Fighting Organized Crime Endangered by NAFTA Hardball

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The United States and Mexico need to redouble their cooperation against organized crime in order to save lives in both countries, but hardline U.S. proposals now expected in the ongoing NAFTA renegotiation could put this vital security cooperation at risk. 

In the United States, Mexican-sourced drugs are fueling drug addiction and rising overdose deaths. In Mexico, the estimated $18-30 billion of drug proceeds from U.S. sales are fueling a surge in violence, increased homicides, and serious corruption. The governments of Mexico and the United States agreed this year on a strategy for more effective cooperation against illegal drugs and other cross-border crime. Further success, however, requires increased trust and political will, as well as more effective law enforcement to break up drug production and distribution chains, disrupt financial networks, and achieve more convictions, as well as better U.S. anti-addiction and rehabilitation programs.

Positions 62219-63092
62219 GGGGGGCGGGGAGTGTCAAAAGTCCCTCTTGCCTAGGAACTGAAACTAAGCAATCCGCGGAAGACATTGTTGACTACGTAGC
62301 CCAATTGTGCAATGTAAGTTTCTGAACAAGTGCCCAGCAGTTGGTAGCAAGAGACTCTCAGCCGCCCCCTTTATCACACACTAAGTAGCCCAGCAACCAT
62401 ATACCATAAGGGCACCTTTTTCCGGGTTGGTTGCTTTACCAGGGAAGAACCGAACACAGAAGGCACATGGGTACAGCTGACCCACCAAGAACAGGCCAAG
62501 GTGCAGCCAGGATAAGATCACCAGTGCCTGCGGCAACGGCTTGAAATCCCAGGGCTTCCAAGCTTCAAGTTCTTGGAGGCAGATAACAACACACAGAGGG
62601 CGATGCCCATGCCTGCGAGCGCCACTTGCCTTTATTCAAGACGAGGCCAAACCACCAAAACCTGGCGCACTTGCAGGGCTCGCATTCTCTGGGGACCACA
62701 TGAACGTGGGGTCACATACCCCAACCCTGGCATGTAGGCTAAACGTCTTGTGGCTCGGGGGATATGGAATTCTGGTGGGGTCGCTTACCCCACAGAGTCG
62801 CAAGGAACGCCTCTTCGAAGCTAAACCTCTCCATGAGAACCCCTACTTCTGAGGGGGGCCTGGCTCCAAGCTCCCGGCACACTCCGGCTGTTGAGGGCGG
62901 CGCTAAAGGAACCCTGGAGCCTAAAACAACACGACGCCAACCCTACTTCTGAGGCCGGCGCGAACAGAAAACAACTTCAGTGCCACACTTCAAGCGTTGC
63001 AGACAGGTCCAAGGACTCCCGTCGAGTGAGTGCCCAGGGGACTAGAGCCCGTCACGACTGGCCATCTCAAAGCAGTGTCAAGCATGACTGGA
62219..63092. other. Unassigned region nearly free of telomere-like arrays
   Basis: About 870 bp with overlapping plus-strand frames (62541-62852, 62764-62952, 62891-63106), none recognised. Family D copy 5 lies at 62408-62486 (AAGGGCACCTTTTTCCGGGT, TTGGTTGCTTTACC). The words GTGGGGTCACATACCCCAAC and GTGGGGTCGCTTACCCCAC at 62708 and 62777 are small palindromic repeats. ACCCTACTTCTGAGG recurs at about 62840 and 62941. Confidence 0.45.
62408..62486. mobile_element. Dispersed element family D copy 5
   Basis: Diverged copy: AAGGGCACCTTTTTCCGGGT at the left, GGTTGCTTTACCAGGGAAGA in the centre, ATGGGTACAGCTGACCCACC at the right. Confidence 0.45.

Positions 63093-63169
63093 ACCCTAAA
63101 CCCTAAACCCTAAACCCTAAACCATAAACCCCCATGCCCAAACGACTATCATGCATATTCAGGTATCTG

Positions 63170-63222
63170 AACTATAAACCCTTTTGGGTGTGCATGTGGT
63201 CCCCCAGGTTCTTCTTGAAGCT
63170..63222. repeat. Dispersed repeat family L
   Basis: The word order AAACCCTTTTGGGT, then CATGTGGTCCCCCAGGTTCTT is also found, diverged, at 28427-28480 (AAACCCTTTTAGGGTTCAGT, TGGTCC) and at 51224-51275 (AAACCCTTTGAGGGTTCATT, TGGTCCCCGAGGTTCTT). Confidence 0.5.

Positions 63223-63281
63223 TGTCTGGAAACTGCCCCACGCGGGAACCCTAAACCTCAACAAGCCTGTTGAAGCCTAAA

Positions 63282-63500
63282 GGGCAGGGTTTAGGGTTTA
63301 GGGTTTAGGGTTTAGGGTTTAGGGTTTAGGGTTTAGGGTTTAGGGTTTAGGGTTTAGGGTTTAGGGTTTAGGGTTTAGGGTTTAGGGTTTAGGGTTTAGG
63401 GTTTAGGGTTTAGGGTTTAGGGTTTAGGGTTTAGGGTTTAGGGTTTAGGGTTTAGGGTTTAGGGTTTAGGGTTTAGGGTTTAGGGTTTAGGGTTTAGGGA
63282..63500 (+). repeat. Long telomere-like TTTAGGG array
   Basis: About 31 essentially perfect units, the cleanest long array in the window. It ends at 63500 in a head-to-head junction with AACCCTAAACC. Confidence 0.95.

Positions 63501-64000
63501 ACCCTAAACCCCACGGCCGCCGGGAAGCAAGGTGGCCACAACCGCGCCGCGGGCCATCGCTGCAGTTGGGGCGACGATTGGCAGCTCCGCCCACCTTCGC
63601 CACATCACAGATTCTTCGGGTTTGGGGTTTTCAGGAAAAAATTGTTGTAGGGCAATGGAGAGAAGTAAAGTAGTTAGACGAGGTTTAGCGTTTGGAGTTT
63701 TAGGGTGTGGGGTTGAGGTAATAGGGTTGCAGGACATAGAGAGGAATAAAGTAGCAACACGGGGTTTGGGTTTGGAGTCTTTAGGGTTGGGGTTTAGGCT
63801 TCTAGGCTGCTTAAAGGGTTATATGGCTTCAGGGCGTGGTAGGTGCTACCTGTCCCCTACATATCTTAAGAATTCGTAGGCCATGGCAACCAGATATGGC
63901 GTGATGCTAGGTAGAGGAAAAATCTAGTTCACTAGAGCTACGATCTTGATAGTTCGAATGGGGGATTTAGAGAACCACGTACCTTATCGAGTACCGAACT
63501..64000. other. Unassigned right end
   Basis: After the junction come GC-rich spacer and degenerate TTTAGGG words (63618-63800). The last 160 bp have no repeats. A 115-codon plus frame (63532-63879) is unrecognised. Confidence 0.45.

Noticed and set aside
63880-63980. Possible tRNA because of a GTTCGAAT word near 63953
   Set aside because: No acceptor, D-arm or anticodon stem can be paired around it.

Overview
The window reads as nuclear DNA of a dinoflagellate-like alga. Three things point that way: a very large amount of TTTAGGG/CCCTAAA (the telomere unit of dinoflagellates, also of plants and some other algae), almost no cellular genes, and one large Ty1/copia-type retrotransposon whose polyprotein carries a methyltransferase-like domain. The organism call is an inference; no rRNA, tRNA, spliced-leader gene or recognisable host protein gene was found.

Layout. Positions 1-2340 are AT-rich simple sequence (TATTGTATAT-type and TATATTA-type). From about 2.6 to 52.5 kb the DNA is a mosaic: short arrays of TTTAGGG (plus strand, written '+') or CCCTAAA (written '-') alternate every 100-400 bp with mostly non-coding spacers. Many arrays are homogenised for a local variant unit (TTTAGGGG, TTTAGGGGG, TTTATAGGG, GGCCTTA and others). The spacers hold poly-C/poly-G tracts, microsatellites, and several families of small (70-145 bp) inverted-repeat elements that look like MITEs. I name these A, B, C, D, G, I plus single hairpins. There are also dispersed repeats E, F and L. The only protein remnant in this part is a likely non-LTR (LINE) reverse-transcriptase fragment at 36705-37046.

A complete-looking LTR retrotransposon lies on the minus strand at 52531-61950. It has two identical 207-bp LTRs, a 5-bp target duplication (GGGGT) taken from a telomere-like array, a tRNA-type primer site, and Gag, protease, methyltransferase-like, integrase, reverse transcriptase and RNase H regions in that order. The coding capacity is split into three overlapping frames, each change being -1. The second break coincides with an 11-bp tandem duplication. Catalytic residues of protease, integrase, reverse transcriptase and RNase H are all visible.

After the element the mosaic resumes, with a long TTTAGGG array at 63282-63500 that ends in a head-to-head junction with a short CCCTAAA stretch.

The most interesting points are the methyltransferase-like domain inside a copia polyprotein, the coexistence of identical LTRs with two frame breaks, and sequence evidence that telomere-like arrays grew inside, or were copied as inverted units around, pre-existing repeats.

Success in these areas will be very tough to achieve in even the best of circumstances, but it will become extraordinarily difficult if the United States endangers the commercial ties that closely link the two countries and have helped Mexico build its prosperity. The aggressive proposals from the Trump Administration on NAFTA modernization, reportedly to be presented at this week’s negotiating round, could seriously harm Mexico’s economy and U.S.-Mexico relations.  The proposals have sparked outcries from U.S. businesses and farmers and a sharp warning from the Washington Post Editorial Board.